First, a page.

7+2=9, so ???98496. 2+5=7, so ??798496. 5+9=14. Here's where c arrying digits comes in: we fill in the hundred thousands place with the ones digit of the sum 5+9, and our product has the form ? 4798496. We will carry the extra 10 over to the next (and final) place. 9+0=9, but we need to add the one carried from the previous sum: 9+0+1=10. So the product is 104798496. Multiplying a 3-digit number by 99 1 Select a 3-digit number. 2 Subtract the 1st digit plus 1 from the number. X X X _ _ 3 Subtract the last two digits of the number from 100. _ _ _ X X Example: 1 The 3-digit number chosen to multiply by 99 is 274. 2 Subtract the 1st digit + 1 from the number: 274 - 3 = 271 : 2 7 1 _ _ 3 Subtract the last two digits from 100: 100 - 74 = 26: _ _ _ 2 6. 4 So 274 x 99 = 27126. See the pattern? 1 The 3-digit number chosen to multiply by 99 is 924. 2 Subtrac t the 1st digit + 1 from the number: 924 - 10 = 914 : 9 1 4 _ _ 3 Subtract the last two digits from 100: 100 - 24 = 76: _ _ _ 7 6. 4. So 924 x 99 = 91476. Multiplying a 3-digit number by 143 1 Select a 3-digit number. 2 Repeat the 3 digits to produce a 6-digit number. 3 Divide by 7. Example: 1 The 3-digit number chosen to multiply by 143 is 123. 2 Repeat 3 digits: 123123 3 Divide by 7: 123123/7 = 17589 4 So 143 x 123 = 17,589. See the pattern? 1 The 3-digit number chosen to multiply by 143 is 765. 2R e p e a t 3 d i g it s : 7 6 5765 3 Divide by 7: 765765/7 = 109395 4 So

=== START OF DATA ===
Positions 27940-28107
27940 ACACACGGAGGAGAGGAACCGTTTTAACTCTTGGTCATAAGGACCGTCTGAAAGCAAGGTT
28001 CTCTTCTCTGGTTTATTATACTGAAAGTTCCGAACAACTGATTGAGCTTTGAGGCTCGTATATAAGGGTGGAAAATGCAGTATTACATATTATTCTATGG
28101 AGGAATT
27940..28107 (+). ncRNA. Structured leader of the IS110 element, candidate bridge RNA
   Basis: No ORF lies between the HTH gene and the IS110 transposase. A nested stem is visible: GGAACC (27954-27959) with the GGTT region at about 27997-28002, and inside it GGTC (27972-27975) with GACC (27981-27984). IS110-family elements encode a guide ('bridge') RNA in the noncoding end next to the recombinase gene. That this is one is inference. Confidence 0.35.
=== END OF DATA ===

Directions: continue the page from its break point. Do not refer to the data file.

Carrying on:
143 x 765 = 109,395. Multiplying a 4-digit number by 99 1 Select a 4-digit number. 2 Subtract the first two digits plus 1 from the number. X X X X _ _ 3 Subtract the last two digits of the number from 100. ____XX Easier example: 1 Choose a 4-digit with digits from smaller to larger: 2368. 2 The first two digits will be the same: 2 3 _ _ _ _. 3 Subtract the first two digits + 1 from the last two digits: 23 + 1 = 24, 68 - 24 = 44: _ _ 4 4 4 Subtract the last two digits from 100: 100 - 68 = 32: _ _ _ _ 3 2 5 So 2368 x 99 = 234432. See the pattern? Advanced example: 1 The 4-digit number chosen to multiply by 99 is 3512. 2. Subtract the first two digits + 1 from the number: 35 + 1 = 36, 3512 - 36 = 3512 - 30 - 6 = 3482 - 6 = 3476: 3 4 7 6 _ _ 2 Subtract the last two digits from 100: 100 - 12 = 88: _ _ _ _ 8 8 3 So 3512 x 99 = 347688. Start out with easier examples and graduate to more difficult ones. Remember to subtract from left to right in increments. Multiplying a repeating 9-digit number by 3, then dividing by 12345679 1 Choose a repeating 9-digit number (one whose numbers are all the same). 2 Multiply one digit by 9. 3 Multiply by 3. Example: 1 If the first number is 333333333: 2 Multiply one digit by 9: 3 x 9 = 27. 3 Multiply 3: 27 x 3 = 81. 4 So 333333333 x 3 / 12345679 = 81. See the pattern? 1 If the first number is 666666666: 2 Multiply one digit by 9: 9 x 6 = 54. 3 Multiply 3: 54 x 3 = 162. 4 So 666666666 x 3 / 12345679 = 162. Change the second multiplier to other numbers and create many variations of this exercise. Multiplying two mixed numbers 1 Select a mixed number. (1 2/3, 5 1/8, etc.) 2 Select a multiplier using the